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> It looks better and feels substantially more durable—Winthrop says it will last a lifetime.

who needs a sweatshirt to last a lifetime? when was the last time you wore a 10yr old piece of clothing outside of your own house?

you buy $79 hoodies/shirts for the brand and current trendy design, not to pass on to your children.

I wear a lot of 10 year old clothing out of the house. I have a DAKS suit jacket which I'm wearing at the moment. I have some ties from 1970 - 75. I have shoes which are at least 5 years old, and which I expect to last significantly longer. (Dr Martins do a range called "For Life" which would last even longer still.)

Some good quality wool sweaters (bretagne or faroe) can be expensive, long lasting, and without current trendy design.

Most modern clothing is not made to last. See also cstross's comment about clothing cost and quality here (http://news.ycombinator.com/item?id=1622503)

I happily agree that 'added value' is mostly nonsense in the form of brand names or trendy design, and not in excellent quality materials and manufacturing.

I've never worn a 10 year old piece of clothing outside of my house, because none of the clothing I've bought has been durable enough to survive even 5 years.

Based on the article (which does seem biased), these sweatshirts are a throwback to the days when you would buy things and expect them to last. The fancy Kitchenaid standing blenders used to be durable as hell and just keep working. The newer ones are made a lot more cheaply, and while they last longer than some other kitchen appliances, they're a far cry from their original model... without any significant improvement in features.

Our manufacturing mindset was originally about durability and quality. Cheap labor and cheap materials led to a shift into replaceable, cheaper goods. But as materials/labor get more expensive, hopefully we'll see more of a shift to making quality, lasting goods again.

Since you asked, and because it's ridiculous, and because it's rare to have such a great opportunity to mention it: I have an T-shirt/undershirt that I still wear that I've had and worn since 1994. It was written on as an activity at camp and signed by a number of friends, one of whom died of cancer when we were still kids. I love wearing that undershirt. I'd have lost track of how old it was if it didn't say 1994 on the front.

I'm about to turn 21, but I've been about the same height and weight since I was 11 years old. Two years ago I tried a new pair of sneakers, otherwise most of the clothing I own are gifts from the holidays (a sweater, slacks, work boots). The rest is clothing from when I was in middle school or just things from my father's or grandfather's closet. When I do buy clothing, I want it to either be incredibly inexpensive or something that I'll never have to replace. I could care less about branding or design if it still fits well and looks right.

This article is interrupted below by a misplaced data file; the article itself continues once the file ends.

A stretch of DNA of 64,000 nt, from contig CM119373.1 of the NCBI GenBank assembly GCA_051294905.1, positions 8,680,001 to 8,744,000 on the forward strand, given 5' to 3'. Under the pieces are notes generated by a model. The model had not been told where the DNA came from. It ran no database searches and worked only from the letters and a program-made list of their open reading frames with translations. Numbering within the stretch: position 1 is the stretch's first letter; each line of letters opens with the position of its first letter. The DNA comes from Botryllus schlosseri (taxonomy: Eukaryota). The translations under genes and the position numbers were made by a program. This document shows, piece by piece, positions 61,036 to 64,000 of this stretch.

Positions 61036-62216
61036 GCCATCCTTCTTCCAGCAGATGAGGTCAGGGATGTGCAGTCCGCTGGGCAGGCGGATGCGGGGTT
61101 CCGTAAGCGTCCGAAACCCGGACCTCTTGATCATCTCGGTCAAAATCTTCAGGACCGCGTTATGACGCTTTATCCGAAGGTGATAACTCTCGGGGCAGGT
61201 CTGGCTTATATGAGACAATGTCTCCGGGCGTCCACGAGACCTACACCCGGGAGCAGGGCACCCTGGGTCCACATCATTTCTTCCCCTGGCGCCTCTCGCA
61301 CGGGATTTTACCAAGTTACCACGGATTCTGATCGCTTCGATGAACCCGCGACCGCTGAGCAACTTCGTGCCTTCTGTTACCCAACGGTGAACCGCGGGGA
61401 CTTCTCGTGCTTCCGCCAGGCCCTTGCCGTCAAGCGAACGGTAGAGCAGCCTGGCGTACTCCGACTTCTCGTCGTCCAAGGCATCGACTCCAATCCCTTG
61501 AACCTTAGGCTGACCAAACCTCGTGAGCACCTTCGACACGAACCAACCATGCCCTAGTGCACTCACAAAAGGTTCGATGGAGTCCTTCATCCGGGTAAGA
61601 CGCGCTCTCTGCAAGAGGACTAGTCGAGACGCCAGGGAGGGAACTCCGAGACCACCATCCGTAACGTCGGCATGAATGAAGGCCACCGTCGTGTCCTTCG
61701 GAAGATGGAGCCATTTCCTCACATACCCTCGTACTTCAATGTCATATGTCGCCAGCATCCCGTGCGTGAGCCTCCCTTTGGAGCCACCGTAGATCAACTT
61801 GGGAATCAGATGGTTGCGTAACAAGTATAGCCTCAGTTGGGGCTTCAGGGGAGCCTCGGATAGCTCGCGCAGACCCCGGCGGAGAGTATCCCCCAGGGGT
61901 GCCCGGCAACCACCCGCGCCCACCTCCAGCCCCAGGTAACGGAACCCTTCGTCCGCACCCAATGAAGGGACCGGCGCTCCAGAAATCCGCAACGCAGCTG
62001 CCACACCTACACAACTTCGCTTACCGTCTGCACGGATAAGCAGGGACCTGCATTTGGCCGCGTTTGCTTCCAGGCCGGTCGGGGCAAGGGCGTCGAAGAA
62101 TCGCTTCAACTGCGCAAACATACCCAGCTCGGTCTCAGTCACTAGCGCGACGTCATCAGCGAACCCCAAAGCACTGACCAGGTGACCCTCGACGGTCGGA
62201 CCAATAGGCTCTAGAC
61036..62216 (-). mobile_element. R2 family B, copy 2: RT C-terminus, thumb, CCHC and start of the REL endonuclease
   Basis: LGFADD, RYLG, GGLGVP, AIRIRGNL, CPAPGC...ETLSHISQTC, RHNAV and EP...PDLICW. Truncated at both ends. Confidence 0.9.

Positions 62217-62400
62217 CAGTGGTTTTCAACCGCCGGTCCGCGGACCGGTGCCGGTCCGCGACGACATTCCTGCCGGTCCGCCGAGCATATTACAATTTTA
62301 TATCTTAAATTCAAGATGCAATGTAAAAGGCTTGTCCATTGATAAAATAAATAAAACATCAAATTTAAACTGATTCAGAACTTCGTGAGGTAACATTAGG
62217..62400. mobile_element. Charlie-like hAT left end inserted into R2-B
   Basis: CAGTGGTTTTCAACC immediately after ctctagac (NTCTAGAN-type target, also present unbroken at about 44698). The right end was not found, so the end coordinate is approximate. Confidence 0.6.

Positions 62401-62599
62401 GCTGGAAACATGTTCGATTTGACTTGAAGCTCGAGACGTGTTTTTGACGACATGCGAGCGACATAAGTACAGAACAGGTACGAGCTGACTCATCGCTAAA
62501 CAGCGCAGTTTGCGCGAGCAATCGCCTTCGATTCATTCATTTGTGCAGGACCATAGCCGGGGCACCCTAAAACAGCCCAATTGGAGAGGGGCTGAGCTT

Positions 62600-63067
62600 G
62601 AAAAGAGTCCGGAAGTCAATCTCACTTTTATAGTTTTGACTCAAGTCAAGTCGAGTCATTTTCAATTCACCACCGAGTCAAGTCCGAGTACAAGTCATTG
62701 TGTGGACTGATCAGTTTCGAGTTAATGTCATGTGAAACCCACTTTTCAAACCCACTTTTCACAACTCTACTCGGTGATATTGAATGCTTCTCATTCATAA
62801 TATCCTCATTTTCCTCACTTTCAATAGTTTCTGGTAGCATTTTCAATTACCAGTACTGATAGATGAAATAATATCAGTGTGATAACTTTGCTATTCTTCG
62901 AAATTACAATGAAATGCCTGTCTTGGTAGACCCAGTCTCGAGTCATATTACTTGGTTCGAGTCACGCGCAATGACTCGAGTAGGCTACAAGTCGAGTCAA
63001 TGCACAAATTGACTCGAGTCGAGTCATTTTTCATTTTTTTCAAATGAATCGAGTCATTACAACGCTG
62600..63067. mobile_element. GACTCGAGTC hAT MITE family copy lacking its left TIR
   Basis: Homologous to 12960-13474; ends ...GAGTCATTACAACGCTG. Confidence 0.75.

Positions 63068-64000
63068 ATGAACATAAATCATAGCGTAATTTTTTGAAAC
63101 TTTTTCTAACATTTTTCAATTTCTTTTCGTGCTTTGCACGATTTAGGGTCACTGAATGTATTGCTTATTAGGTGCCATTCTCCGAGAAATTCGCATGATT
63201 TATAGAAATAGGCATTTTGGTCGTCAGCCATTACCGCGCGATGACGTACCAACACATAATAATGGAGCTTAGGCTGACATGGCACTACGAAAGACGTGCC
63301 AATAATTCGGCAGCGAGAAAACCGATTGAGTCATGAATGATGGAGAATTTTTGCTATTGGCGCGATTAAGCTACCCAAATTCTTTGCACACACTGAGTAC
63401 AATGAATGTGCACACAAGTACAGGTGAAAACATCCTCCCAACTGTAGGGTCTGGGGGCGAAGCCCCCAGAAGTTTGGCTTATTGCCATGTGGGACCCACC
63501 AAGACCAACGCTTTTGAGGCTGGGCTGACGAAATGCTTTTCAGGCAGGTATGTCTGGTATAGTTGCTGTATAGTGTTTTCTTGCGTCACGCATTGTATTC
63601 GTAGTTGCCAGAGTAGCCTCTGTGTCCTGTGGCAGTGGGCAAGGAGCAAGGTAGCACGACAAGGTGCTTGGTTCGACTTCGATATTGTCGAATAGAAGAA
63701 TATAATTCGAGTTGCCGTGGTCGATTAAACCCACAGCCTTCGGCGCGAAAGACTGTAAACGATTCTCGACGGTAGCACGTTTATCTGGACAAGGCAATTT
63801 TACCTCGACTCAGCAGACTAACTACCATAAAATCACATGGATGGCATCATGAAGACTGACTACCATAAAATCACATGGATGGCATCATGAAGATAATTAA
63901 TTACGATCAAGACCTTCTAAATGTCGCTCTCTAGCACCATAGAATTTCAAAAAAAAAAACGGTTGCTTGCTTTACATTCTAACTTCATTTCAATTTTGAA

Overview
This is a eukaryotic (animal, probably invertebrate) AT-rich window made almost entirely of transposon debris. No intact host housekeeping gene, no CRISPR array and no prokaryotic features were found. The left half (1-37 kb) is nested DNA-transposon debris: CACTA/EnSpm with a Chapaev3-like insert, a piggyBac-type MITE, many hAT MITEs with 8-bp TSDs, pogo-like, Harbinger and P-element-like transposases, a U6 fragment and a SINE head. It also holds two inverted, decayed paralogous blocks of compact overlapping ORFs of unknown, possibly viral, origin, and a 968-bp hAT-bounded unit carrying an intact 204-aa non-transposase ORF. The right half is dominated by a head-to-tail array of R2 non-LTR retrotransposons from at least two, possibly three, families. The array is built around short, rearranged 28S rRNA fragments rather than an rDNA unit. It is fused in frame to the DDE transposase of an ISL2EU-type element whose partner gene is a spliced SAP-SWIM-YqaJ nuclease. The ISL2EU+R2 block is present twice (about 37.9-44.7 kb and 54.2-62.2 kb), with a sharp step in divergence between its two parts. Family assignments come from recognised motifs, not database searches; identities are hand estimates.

I have owned and worn several pieces of clothing for more than ten years. Some styles are just classics. I find it odd that one would deride a company for attempting to produce a quality product.

I see most people argue the fact that something can be of quality or that you technically can wear old clothes. My point was, current modern fashion empires (Zara, HM, etc.) are popular because they offer fashionable items often of random/poor quality (notice 'because' not 'despite'). Buy cheap, look good for the season, throw it away. One or two levels higher you got all the Tommy, Polo, Lacoste, etc. where you upgrade for the brand and better quality (I know it's still slave labor, but the quality is better). People buy clothes to look good, and buy the ones that look good in their affordable price range. It's how it works, and somehow I believe people wanting to buy a hoodie 'for lifetime' are a vast minority, especially in the hoodie target group. Yeah, I own a jacket which was cool 4 years ago, is cool now, and maybe will be still cool in the next 3 years if I don't destroy it, but durability is IMHO a weak selling point for an newborn apparel company who positions itself in the price range of the lower-end designer brand clothes.

I hope I clarified my opinion a bit, I'm not against quality, I just doubt it will work in the long run for the reasons above.

Have you ever HAD something that was built to last. Its freaking amazing! I actually have one of those old american made sweatshirts that my dad gave me and ive been looking for someone to make a quality sweatshirt like that my whole life!

Need aside, I want most things I buy to last a lifetime.

Exceptions are for things like food and toilet paper.

You're not the target audience. I'd buy a piece of clothing that would last 10y

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